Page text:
Myanmar's triumphant opposition leader Aung San Suu Kyi held talks with the powerful parliament chairman on Sunday after an election landslide set to usher in a new democratic era and sweep out much of the military old guard.
Remaining seats were due to be declared later on Sunday to cement a victory that allows the National League for Democracy (NLD) to form the next government, and turn the political tables after years of disenfranchisement under the military's harsh rule.
On the eve of what could be the last session of the current parliament, lower house chairman Shwe Mann, who lost his seat in the Nov. 8 vote and was ousted in August as head of the ruling party, said Suu Kyi had sought help in the transition period.
"She congratulated me for accepting the election result early and comforted me," he said in a Facebook posting, with a photograph of them together, smiling.
The reformist ex-general wields much influence over lawmakers and his cooperation in the coming weeks could remove some potential hurdles to the NLD before it takes office.
Shwe Mann's warm ties with Suu Kyi and his attempt to block some military from running as Union Solidarity and Development Party (USDP) candidates contributed to his dramatic removal as party leader.
Shwe Mann was among hundreds of losing USDP lawmakers in what appears to be an overwhelming public rejection of a party that was set up by the military and was swept to power in a flawed 2010 election boycotted by the NLD.
The armed forces commander, Senior General Min Aung Hlaing and President Thein Sein have been unambiguous in their endorsements of the NLD victory. But suspicions still linger among some in Myanmar who in 1990 saw an NLD landslide election win ignored by the junta.
It is unclear what kind of relationship the NLD might have with the military, which would retain a quarter of house seats and three crucial ministerial portfolios, according to a constitution it drafted prior to ending its rule in 2011.
Thein Sein has promised a trouble-free transition and reconciliation talks with Suu Kyi at an undisclosed time.
In a speech on Sunday in Yangon, he said his semi-civilian government had built the foundations for a "new political culture" that meant differences could be managed.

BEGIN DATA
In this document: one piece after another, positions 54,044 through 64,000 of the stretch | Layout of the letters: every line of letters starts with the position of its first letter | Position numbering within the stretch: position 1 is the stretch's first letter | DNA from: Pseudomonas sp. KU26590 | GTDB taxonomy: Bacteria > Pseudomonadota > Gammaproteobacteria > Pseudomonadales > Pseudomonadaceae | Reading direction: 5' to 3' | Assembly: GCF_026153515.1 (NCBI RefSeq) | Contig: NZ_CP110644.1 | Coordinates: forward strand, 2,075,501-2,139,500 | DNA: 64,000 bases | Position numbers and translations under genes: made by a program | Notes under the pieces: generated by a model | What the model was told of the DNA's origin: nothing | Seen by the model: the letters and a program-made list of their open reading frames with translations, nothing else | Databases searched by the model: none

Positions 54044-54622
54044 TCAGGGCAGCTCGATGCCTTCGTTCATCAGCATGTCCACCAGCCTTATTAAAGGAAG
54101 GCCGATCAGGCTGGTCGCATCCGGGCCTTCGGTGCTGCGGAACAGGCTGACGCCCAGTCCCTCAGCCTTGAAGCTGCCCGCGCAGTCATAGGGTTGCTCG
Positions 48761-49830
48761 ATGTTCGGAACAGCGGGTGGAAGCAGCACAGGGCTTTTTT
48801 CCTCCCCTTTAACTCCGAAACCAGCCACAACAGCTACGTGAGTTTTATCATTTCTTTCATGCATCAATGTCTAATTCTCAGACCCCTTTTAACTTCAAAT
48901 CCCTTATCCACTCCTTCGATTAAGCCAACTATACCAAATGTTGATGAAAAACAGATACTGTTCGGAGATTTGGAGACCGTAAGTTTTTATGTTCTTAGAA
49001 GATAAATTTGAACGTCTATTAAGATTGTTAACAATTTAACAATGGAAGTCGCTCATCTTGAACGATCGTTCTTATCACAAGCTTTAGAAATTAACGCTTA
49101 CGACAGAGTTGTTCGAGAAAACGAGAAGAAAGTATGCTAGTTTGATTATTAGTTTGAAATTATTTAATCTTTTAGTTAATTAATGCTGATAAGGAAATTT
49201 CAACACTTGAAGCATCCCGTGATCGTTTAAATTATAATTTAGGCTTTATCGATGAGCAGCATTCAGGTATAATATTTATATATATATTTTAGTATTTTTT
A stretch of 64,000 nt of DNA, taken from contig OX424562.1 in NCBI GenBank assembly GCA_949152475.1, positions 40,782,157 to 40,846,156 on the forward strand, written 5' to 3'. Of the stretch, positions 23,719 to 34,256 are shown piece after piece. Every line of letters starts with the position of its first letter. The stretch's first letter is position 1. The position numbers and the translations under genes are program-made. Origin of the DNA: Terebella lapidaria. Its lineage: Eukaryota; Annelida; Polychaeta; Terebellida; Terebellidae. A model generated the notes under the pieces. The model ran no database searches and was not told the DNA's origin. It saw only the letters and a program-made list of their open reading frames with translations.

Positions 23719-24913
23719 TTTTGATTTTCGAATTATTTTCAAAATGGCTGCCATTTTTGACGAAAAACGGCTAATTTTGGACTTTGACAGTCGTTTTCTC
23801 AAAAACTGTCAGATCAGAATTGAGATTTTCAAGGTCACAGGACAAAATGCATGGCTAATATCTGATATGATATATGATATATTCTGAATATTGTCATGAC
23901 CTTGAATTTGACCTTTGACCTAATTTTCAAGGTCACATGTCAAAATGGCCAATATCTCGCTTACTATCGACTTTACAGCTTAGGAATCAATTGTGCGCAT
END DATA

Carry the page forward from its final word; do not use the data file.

"Duty will be transferred to the next government systematically, according to the schedule. We will ensure it will be very smooth and stable, without worry," he said.
The NLD has so far won more than 80 percent of the votes for the bicameral parliament but that does not guarantee a fairytale ending soon.
The military's quarter-quota of legislative seats amounts to a de facto veto on amending a constitution that prevents Suu Kyi from becoming president because of her sons' British citizenship.
Suu Kyi has already courted some controversy in her plan to be the power behind the presidency, even though Myanmar's constitution states the president "takes precedence over all other persons."
The upcoming legislative session will pass several laws and a new budget, which could create complications for the NLD.
It will take office amid high expectations to continue an economic overhaul started by Thein Sein and his technocrats, which has seen record foreign investment, improvements in power, infrastructure and telecoms and booms for tourism, construction and banking.
"If you look at the parliament and think who (among the USDP) will be there again in the spring, it's literally a handful," said Sean Turnell, an expert on Myanmar's economy at Sydney's Macquarie University.
"There's going to be very little continuity. It's something that the NLD will have to watch. These guys have nothing to lose."